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Host: Scott LaMar

PA at center of Lyme disease outbreak

Written by Rich Copeland - Producer, WITF's Smart Talk | Jul 10, 2017 4:00 AM
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Like the flap of a butterfly's wing generating a typhoon a half a world away, a warmer than average winter has led to a seemingly random consequence.  Warmer winters allowed oak trees to generate more acorns which allowed more mice to produce bigger litters in the spring, more mice carry more ticks.  And more ticks create a broader vector for Lyme disease.

7,351 Pennsylvanians had confirmed cases of Lyme though the CDC estimates the actual number to be nearly 10 times higher.   The disease is caused by a bacterial infection transmitted by ticks.  Symptoms include fever, rash, lethargy, muscle pain and loss of sensation and movement.  If left untreated, the infection can linger for months leading to chronic motor and sensory impairment, physical pain and mental distress.

While Lyme disease has a presence throughout the entirety of the United States, 99% of reported cases occur in the Northeast with Pennsylvania being the epicenter.  Between the lush forests of the Commonwealth and the draw of outdoor activities, ticks have an abundance of hosts to choose from - both feral and human.

On the Monday edition of WITF's Smart Talk, we discuss Lyme disease with a young woman who contracted it and has been battling its effects for two and a half years.  Samantha Perry was sidelined her freshman year at Penn State when the infection overwhelmed her with pain and exhaustion.  She and her mother, Carrie, joined Project Lyme to spread awareness of the disease.

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Samantha and Carrie Perry - Project Lyme

We'll also speak with Dr. Loren Robinson, Deputy Secretary for Health Promotion and Disease Prevention at the Pennsylvania Department of Health about the state's efforts at vector control and prevention.  Dr. Chris Turnpaugh, founder of the Turnpaugh Health and Wellness Center in Mechanicsburg, will parse out the signs and symptoms of the disease as well as treatment techniques.

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Dr. Loren Robinson - Deputy Secretary for Health Promotion and Disease Prevention, Pennsylvania Department of Health / Dr. Chris Turnpaugh - Founder, Turnpaugh Health and Wellness Center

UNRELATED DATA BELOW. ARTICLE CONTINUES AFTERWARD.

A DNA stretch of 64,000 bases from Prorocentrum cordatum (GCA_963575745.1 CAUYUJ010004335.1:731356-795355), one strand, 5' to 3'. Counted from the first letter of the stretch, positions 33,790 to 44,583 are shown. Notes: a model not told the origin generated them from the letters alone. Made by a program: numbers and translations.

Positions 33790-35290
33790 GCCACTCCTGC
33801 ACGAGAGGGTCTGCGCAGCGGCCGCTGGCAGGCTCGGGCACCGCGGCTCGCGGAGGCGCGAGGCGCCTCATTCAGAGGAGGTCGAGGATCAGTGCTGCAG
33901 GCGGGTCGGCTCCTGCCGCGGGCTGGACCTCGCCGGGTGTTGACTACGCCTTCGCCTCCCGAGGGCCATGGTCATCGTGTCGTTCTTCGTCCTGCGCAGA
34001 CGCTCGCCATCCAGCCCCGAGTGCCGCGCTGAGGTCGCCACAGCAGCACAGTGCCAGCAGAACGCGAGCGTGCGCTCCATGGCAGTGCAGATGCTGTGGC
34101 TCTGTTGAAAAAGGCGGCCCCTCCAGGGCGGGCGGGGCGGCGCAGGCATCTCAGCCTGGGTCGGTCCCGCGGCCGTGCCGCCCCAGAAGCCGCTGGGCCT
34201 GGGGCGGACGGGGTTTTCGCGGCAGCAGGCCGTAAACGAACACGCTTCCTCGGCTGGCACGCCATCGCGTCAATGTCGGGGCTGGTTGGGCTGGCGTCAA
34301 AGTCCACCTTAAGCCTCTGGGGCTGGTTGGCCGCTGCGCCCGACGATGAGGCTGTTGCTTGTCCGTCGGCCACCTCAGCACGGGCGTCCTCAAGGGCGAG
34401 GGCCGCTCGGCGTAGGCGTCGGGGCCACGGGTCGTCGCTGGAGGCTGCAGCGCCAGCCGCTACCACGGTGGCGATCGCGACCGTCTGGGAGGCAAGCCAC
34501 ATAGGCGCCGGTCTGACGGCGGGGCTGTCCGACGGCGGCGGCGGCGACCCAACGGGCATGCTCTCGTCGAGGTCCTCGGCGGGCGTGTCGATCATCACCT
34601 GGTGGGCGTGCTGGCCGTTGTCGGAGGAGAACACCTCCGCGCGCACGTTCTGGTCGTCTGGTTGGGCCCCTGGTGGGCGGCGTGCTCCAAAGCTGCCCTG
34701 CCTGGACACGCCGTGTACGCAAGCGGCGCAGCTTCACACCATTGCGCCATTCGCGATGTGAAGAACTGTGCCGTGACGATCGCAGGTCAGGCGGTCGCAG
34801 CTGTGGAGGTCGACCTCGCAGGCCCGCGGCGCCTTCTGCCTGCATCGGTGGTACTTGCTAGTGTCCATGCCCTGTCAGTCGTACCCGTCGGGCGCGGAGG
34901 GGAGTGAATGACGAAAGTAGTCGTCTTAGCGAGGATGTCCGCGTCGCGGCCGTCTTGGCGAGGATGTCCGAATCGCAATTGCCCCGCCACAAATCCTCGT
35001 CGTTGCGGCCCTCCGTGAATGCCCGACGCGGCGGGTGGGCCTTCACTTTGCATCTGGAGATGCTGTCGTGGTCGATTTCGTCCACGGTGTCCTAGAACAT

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- I was diagnosed with Lyme Disease. I am among the lucky folks. But I was diagnosed early because of my dog-YukiOnna.  She was limping one day one paw second day another paw and so forth for over a week.

So being confused went to Vet. It is called "ghost pawing" and a classic sign of Lyme in dogs. Vet put her on medication.  So I then went to my doctor as I had a bite mark-itchy but not bullseye. I was tested positive.

Went on medication and till this day no serious consequences-VERY LUCKY.  I do believe that because I was diagnosed very early-due to my dog I came out on the lucky side.

Just an interesting aside that those who have pets need to also keep eye on their pets.                                               - Sabina

- Has there been any thought given to bringing back the Lymrix vaccine discontinued in the late 90's?  Some people had problems with it, but I got the series of three shots and experienced no long term effects..                          - Art, Harrisburg

One of your guests said there was no spray for ticks.  I get a lawn treatment for fleas and ticks.  Does this mean that this treatment is not effective?              - Ken, Camp Hill

- On the angle of patients not being listened to, and we as the patient or the parent having to often do our own research and find out what's going on FOR the doctors, I'm curious to know how the medical community responds to us having to do this for them? Having special needs kids, I have to do this all the time. I have a daughter that I am fairly convinced has Lyme. I have all the backing of my own research, but I can't get a doctor to believe me because I don't have an MD behind my name, and I don't have the means to seek the help of a private lab. How do we get the medical community to start listening to us and working with us instead of against us?             - Valerie, Lancaster

What is in place for families who have loved ones suffering with the many facets of this disease, but do not have the financial resources to seek the additional services that would bring them better health?  Some families are barely able to put food on the table and meet the basic needs of the family, much less cover the "out of pocket" costs needed to bring back good health.          - Jan, Hershey

- I am very surprised you had some ineffective Lyme information on the program.  Lyme disease is full of quack treatments, such as massage, homeopathic medications, and so forth.

Instead research the CDC, Mayo Clinic, Johns Hopkins, Penn State's urban entomologist, the University of Connecticut, and other science based resources.        - Cindy

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